Still, as Dean Blaine looked on, watching his senior students slowly quell the fabricated uprising, he couldn’t help but notice they did so with a certain ruthlessness, sometimes even hinging on brutality, missing in the Supers of years past. From the whispers amidst the watching Heroes, it seemed they’d taken notice of it too. This was something Dean Blaine had expected, after all this was his only class to have seen what it was like to fight with real stakes on the line. They understood that this was more than just a battle for grades or ranking, it was about survival. Overall, the sentiment would serve them well after graduation, giving them a leg-up on the new Heroes who couldn’t quite grasp that lesson yet.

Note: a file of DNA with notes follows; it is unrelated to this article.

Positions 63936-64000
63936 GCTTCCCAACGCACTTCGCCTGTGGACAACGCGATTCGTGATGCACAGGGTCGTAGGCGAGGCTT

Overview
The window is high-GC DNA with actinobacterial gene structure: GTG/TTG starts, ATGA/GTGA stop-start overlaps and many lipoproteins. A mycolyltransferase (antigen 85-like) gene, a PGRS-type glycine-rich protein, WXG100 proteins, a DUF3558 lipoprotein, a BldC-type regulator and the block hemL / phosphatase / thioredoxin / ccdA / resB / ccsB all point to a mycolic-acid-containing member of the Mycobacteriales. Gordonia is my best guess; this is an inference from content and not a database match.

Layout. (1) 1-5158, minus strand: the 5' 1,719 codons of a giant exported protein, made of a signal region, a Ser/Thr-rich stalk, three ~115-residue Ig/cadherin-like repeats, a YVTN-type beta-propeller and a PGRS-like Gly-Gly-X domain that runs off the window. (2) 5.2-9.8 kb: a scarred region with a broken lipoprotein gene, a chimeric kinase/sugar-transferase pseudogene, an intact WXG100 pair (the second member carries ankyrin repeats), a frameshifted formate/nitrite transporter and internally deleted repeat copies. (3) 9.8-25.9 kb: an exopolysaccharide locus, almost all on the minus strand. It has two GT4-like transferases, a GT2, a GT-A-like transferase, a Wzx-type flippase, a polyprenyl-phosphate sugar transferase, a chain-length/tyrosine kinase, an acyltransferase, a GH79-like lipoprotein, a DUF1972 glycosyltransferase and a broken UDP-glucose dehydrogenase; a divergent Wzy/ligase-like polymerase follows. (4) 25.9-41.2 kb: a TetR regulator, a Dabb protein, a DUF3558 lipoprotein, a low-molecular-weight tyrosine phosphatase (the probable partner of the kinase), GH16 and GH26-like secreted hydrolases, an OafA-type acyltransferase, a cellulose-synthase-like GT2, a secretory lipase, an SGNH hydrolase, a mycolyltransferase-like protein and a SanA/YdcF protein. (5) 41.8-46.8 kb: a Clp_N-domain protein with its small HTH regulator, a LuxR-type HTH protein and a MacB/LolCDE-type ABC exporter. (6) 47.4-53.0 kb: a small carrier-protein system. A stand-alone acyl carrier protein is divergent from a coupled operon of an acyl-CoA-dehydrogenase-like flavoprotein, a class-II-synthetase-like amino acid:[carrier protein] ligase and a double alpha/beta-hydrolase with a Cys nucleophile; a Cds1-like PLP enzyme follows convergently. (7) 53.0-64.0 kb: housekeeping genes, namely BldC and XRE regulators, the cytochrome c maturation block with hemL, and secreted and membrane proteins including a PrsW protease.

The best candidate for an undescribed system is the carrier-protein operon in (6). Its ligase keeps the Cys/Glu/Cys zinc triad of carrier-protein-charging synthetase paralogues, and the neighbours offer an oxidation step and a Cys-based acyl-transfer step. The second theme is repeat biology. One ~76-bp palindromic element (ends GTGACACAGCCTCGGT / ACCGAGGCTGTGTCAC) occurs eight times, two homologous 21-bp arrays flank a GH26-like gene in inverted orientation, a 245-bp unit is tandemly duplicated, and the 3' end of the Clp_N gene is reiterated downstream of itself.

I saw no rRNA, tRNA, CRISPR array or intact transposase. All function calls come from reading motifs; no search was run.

But for the moment, Dean Blaine couldn’t help thinking that this probably wasn’t doing much to disprove their reputation as the Class of Nightmares.